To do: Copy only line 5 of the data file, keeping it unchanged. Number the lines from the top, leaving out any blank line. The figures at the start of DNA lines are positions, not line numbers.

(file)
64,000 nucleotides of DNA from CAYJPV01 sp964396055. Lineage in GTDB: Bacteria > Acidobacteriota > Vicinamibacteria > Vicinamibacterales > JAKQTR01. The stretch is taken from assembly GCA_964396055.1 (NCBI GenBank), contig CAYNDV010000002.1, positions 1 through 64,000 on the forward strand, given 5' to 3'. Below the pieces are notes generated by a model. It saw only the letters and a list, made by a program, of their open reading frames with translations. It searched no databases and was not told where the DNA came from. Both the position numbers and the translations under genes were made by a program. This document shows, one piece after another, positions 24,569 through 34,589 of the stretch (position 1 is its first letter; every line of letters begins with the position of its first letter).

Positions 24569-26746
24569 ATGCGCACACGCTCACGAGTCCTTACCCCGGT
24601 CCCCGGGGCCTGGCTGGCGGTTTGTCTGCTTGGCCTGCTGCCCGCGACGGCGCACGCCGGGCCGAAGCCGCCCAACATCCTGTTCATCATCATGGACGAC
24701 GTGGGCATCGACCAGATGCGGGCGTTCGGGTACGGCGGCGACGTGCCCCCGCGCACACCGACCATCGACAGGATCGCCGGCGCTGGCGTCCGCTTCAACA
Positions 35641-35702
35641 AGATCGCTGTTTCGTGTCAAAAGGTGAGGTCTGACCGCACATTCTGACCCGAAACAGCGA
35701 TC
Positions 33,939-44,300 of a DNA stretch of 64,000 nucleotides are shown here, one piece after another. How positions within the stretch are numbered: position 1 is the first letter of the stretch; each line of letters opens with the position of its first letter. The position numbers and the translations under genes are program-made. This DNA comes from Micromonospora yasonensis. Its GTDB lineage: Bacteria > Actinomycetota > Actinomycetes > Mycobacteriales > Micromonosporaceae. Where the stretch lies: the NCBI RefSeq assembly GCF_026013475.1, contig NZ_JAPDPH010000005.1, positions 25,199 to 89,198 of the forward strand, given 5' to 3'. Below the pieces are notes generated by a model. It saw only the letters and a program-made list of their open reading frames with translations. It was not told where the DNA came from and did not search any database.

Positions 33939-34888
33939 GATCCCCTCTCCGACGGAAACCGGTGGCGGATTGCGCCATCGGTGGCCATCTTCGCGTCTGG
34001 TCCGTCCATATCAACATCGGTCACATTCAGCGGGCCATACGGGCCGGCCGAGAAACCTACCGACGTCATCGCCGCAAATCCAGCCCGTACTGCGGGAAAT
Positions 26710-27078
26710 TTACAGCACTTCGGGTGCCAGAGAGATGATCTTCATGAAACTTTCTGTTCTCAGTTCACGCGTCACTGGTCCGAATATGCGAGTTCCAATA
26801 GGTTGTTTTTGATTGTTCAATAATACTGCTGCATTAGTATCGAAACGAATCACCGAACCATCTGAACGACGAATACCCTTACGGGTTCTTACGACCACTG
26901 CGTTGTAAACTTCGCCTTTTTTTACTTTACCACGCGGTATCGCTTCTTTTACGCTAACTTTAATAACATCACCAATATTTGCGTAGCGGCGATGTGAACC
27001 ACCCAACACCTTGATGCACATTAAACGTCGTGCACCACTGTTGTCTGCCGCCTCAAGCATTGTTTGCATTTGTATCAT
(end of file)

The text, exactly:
24701 GTGGGCATCGACCAGATGCGGGCGTTCGGGTACGGCGGCGACGTGCCCCCGCGCACACCGACCATCGACAGGATCGCCGGCGCTGGCGTCCGCTTCAACA